imaginary places :: rae armantrout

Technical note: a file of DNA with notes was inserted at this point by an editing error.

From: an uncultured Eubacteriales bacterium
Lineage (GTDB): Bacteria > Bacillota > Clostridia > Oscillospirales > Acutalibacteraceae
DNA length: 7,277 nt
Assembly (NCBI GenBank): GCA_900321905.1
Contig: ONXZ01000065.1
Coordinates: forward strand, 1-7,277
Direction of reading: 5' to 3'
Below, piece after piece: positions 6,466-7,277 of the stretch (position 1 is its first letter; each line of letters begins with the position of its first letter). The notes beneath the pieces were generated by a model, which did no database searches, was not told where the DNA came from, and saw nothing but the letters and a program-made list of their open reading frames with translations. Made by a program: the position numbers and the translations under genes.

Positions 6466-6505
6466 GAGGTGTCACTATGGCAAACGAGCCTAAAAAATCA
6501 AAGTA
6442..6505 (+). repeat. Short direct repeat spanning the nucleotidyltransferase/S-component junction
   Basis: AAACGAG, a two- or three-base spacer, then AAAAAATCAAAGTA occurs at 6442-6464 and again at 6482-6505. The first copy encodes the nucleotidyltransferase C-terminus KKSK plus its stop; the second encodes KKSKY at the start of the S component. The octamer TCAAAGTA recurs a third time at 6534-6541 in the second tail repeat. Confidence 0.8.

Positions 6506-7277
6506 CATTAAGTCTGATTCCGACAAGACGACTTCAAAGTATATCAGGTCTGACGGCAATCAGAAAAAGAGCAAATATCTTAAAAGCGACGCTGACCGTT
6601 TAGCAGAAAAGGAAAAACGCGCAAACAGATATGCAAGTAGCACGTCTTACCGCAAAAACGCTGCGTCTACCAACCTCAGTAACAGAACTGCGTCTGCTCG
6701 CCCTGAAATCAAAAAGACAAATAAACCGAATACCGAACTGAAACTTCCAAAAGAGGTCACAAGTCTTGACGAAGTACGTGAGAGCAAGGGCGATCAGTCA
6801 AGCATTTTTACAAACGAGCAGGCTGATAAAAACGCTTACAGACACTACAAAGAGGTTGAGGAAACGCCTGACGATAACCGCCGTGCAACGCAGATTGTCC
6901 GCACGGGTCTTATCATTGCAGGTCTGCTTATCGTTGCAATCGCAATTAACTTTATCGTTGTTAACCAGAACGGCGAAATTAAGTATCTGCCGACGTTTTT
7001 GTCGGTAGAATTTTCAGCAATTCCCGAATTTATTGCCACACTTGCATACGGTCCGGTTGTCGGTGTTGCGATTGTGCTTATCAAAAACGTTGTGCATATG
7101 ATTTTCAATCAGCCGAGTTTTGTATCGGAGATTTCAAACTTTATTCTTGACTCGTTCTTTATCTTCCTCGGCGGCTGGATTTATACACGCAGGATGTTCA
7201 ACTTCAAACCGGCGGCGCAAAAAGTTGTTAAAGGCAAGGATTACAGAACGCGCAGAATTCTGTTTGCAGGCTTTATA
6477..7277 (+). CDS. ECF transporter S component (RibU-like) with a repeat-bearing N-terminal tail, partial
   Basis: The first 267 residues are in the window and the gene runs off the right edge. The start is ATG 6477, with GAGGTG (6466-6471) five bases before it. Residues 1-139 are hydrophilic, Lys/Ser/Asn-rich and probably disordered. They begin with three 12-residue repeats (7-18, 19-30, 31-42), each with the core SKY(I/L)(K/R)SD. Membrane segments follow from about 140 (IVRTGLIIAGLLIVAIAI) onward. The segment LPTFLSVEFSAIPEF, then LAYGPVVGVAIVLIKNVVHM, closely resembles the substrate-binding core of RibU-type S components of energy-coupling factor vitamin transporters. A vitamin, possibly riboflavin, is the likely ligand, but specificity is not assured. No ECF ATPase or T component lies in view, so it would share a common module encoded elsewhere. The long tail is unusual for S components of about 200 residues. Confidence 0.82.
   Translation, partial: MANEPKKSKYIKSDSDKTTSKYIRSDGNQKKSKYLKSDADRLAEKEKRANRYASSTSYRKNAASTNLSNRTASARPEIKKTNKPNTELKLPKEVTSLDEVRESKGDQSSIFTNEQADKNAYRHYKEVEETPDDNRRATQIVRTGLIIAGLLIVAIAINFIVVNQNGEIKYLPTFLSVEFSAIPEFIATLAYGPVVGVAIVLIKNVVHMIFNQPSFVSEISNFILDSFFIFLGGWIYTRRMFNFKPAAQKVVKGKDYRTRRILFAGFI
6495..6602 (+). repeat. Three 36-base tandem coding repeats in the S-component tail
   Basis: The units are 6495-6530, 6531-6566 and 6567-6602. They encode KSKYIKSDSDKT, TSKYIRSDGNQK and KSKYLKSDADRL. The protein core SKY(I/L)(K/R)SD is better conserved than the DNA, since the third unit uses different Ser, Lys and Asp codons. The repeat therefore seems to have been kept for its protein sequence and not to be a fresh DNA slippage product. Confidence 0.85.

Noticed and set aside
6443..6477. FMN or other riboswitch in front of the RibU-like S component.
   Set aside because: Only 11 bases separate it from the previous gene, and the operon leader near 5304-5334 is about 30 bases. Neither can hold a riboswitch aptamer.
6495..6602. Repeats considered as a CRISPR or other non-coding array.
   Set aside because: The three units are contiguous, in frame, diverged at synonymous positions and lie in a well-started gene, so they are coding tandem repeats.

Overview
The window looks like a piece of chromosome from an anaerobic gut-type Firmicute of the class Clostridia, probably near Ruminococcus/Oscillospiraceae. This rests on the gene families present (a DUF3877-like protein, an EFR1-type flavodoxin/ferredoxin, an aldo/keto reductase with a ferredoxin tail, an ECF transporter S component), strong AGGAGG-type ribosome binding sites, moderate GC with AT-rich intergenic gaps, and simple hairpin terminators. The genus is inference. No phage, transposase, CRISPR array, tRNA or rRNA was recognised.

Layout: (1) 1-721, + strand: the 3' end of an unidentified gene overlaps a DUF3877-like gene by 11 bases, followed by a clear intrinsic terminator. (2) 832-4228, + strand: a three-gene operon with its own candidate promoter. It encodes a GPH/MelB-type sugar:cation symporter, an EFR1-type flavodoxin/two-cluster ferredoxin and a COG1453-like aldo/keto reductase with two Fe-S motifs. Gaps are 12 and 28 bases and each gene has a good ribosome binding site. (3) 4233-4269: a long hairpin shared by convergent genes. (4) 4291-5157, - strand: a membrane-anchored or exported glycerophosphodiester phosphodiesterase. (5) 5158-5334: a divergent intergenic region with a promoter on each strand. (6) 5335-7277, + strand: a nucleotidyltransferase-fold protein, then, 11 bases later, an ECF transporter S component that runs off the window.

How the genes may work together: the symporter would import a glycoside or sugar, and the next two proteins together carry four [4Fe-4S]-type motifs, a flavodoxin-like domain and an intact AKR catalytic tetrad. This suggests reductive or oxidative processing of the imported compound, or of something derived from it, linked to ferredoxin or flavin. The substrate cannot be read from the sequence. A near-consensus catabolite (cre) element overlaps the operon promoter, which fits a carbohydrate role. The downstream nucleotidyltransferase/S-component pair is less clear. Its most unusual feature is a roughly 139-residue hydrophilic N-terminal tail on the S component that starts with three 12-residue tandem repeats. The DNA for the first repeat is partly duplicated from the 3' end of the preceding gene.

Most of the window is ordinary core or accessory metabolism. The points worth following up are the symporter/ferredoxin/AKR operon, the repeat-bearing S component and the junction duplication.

Reading, we are allowed to follow someone else’s train of thought as it starts off for an imaginary place. This train has been produced for us—or rather materialized and extended until it is almost nothing like the ephemeral realizations with which we’re familiar. To see words pulled one by one into existence is to intrude on a privacy of sorts. But we are familiar with the contract between spectator and performer. Now the text isn’t a train but an actress/model who takes off her school uniform piece by piece alone with the cameraman. She’s a good girl playing at being bad, all the time knowing better. She invites us to join her in that knowledge. But this is getting us nowhere.